Nautilus

Getting Googled by Your Doctor

ne day not long ago, police forcibly brought a man to the hospital after he updated his profile picture on Facebook. He was in his late 20s and had a long history of suicide attempts, a diagnosis of bipolar disorder, and a close relationship with his mental-healthcare team, which typically consists of physicians, nurses, and social workers. On the day of the incident, the team leader—the doctor who makes medical treatment decisions—reportedly stumbled on his Facebook page by accident. Since she had visited it several months earlier to keep tabs on him, his name autofilled the search box when she typed the first name of her friend, the same as the client’s. It brought up his profile picture, and it was concerning: He was holding what looked like a gun pressed to his head. The team leader thought he’d already gone through with it—other photos showed suicide letters

You're reading a preview, sign up to read more.

More from Nautilus

Nautilus5 min read
Why Campaigns to Change Language Often Backfire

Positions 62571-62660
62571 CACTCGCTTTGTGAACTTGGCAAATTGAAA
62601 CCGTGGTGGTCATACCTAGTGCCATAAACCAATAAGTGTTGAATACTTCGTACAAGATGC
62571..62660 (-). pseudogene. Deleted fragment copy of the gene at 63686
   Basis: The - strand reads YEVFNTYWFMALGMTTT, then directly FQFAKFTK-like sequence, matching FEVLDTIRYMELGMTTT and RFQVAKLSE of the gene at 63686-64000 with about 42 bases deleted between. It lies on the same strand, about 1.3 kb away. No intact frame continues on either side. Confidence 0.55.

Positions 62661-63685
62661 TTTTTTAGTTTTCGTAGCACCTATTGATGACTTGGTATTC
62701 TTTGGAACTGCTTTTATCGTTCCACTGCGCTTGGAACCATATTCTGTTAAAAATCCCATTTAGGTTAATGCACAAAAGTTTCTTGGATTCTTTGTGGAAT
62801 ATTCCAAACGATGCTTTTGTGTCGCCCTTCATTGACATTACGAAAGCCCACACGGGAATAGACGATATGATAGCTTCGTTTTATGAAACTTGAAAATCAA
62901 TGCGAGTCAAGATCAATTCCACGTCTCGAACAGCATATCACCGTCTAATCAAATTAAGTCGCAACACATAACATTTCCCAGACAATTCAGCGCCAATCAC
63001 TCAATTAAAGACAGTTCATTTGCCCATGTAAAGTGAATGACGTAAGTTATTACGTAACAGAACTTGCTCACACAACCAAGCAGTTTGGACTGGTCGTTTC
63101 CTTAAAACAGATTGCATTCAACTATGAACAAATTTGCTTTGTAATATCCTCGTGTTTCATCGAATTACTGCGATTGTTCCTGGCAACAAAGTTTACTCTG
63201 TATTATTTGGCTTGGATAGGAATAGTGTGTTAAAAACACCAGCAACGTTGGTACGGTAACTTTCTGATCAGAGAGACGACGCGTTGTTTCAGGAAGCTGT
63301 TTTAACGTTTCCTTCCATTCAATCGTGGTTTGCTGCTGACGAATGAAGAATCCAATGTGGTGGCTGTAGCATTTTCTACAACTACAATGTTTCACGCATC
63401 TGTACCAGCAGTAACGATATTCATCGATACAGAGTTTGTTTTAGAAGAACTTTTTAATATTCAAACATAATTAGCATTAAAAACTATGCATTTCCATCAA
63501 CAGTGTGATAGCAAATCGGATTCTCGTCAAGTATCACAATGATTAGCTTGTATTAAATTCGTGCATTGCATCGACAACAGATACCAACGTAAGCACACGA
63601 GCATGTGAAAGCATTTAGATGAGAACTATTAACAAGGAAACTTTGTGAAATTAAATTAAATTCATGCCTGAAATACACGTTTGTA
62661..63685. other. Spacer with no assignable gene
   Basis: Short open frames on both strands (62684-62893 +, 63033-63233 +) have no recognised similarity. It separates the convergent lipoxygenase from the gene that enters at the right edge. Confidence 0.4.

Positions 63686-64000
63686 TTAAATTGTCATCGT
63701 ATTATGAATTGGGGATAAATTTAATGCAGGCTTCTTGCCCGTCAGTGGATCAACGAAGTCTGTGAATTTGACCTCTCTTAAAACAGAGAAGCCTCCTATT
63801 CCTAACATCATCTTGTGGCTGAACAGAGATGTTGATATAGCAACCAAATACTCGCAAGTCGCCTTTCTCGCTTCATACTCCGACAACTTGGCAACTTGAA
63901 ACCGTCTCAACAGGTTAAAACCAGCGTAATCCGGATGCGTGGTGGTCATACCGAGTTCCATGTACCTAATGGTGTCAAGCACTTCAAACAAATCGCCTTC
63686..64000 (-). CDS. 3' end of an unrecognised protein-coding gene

In the first decades of the 20th century, people around the world began succumbing to an entirely new cause of mortality. These new deaths, due to the dangers of the automobile, soon became accepted as a lamentable but normal part of modern life. A h
Nautilus7 min read
Why We’re Drawn Into Darkness: Author Robert MacFarlane on the awe and horror of subterranean places.
Robert Macfarlane grew up obsessed twith climbing mountains and nearly died on several occasions as he scaled some of the world’s high peaks. He found a safer way to indulge his alpine passions, writing about the mystique of mountains. As someone dra
Nautilus6 min readSociety
How Freedom Divides: An expert on animal societies on what sets human societies apart.
As a biologist who studies animal behavior, particularly the long-term stability of the societies of different species, our own included, I’ve traveled through diverse cultures around the world. The word I hear everywhere I go, a badge of honor to al